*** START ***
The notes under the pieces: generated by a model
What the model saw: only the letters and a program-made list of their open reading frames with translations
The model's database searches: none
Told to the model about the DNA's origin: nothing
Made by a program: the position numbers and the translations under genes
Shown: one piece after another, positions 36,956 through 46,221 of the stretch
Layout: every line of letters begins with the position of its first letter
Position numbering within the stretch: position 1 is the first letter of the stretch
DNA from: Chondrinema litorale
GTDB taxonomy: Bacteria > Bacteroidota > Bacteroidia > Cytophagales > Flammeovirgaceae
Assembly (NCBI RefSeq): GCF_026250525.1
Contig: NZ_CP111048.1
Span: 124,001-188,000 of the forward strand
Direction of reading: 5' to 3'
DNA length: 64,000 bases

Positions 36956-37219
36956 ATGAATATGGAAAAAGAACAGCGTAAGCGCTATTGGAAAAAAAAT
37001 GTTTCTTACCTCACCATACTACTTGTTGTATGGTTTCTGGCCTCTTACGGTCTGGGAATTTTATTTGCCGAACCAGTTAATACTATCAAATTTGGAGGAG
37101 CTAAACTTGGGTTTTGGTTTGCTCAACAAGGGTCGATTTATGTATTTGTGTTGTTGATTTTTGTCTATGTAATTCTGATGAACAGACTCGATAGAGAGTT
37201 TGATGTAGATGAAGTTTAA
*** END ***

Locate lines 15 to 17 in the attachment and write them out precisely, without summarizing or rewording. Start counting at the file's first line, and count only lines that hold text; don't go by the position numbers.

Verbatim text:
DNA length: 64,000 bases

Positions 36956-37219
36956 ATGAATATGGAAAAAGAACAGCGTAAGCGCTATTGGAAAAAAAAT